The Personal Protective Equipment (P.P.E) were there for us to use to guard ourselves against getting infected with the virus. Aside from that, the patient we were seeing during the lockdown when the scare was high had to go through a lot of tests so we are sure to be safe before treatment will commence.
Then most times when we question some patients on the symptoms they are having, you will now realize that the patient has a high index of coronavirus. When issues like this come up, we don’t even allow such cases into the hospital. From the threat point, at the entrance of the hospital, we refer them to the medical isolation center Yaba.
So becoming an asymptomatic carrier was my biggest fear. So I fear not for me but for people around me and this is where members of my family come in.
The fear of getting infected and infecting members of my family was even higher and scarier because while the lockdown was still going on, I was the only one in my household still going to work.
The chances of anybody getting the virus from the house were low because no member of my family was going out except me. Prior to the lockdown, the house was stocked with food stuff and provisions that will last for three months. So I was always living with the constant fear of getting them all infected.
In the hospital, the PPE we were using as at then was enough, but when the virus came, as at that time that the lockdown recently started, the cost of this PPE increased tremendously. E.g gloves, mask gowns, caps, goggles, booths etc
Formerly we used to have 100,000 supplies of PPE but since the virus came and made the cost of this PPE expensive, we now fell short of supplies and availability of PPE which in turn has exposed us in a way.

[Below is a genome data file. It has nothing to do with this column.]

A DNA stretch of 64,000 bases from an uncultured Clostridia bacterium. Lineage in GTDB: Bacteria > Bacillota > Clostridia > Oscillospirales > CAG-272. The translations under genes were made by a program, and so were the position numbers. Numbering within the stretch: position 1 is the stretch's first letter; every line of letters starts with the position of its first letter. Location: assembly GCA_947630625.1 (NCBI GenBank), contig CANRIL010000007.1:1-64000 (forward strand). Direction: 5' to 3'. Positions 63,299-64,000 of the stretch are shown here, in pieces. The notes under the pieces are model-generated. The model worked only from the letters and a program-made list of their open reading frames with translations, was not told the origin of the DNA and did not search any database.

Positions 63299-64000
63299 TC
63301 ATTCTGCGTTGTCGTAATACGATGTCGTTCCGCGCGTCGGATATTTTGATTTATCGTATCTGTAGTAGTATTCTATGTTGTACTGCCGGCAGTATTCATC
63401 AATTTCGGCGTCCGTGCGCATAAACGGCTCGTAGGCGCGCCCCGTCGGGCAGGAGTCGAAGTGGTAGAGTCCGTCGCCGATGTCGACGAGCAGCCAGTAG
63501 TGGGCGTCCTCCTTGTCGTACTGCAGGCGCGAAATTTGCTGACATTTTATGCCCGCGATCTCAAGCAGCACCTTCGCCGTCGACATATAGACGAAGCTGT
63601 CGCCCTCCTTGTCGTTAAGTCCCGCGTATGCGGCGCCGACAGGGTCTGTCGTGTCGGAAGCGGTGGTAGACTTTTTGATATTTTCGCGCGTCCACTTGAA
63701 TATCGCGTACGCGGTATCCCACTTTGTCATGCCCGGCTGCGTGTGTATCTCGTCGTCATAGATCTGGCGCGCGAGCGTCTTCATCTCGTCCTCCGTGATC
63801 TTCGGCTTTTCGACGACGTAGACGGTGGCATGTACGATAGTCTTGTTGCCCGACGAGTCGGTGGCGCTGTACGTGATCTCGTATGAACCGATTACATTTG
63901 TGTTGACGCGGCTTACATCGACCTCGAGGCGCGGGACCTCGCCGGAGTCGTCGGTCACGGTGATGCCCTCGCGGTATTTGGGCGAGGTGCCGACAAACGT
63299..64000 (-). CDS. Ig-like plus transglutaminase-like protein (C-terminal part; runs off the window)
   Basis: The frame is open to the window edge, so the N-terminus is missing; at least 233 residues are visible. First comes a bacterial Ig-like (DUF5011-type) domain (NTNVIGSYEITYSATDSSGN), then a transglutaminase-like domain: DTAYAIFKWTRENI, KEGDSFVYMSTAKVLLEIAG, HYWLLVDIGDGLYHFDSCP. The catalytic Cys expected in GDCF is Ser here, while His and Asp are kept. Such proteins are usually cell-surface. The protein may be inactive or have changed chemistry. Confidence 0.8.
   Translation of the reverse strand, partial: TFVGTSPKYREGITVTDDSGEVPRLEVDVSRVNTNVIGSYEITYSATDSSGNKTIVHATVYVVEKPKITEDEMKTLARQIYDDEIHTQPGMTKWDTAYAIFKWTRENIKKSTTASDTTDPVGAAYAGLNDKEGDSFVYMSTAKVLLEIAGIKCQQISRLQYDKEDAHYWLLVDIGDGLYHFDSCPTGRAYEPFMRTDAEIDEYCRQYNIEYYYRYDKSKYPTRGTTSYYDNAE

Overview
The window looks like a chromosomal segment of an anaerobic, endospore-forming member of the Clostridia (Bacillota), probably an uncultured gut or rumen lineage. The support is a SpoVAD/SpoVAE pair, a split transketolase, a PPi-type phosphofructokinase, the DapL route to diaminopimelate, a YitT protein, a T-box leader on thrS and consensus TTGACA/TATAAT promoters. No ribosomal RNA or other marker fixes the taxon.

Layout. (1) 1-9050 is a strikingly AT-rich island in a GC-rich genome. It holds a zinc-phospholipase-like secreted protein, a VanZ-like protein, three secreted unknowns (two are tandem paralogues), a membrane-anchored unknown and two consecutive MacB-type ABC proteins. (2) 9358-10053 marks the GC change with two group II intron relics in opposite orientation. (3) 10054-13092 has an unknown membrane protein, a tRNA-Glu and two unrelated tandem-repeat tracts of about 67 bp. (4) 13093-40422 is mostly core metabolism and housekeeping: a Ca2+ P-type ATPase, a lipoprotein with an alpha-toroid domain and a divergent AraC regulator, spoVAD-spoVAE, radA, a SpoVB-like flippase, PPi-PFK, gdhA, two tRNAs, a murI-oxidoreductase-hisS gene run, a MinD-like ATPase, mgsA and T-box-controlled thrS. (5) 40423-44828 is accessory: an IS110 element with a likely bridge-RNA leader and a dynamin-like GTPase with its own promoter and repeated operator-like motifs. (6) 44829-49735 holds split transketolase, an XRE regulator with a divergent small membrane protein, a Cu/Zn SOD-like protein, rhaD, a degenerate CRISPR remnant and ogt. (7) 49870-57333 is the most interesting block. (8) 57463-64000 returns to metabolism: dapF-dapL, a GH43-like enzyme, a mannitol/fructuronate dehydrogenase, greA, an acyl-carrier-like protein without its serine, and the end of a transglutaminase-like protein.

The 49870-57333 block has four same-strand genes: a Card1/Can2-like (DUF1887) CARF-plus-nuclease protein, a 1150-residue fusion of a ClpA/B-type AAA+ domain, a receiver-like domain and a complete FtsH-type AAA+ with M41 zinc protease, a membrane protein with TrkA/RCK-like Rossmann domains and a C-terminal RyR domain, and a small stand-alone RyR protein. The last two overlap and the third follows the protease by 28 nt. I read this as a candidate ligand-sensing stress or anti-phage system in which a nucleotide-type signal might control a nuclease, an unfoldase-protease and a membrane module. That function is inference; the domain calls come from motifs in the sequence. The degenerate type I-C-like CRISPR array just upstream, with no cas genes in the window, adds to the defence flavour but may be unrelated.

Everybody at work was suspicious of each other of being a carrier so the relationship at work was constrained due to fear.
Even the so-called emergency cases we were having were on red alert as highly suspicious so we treat them as suspected coronavirus cases. Taking cognizance of the fact that we had no covid-19 test kit, we only question the patients. So the fear of encountering asymptomatic career is high because definitely you will give injections, you will give infusions, others you will have to measure the urine and later discard it, some others that are on bed, you might have to give bedside care and there is no way you can avoid contacting the person’s body fluid and we all know that this disease can be transferred through body fluid as well as their breath or tears, all this are highly contaminable including sneezing.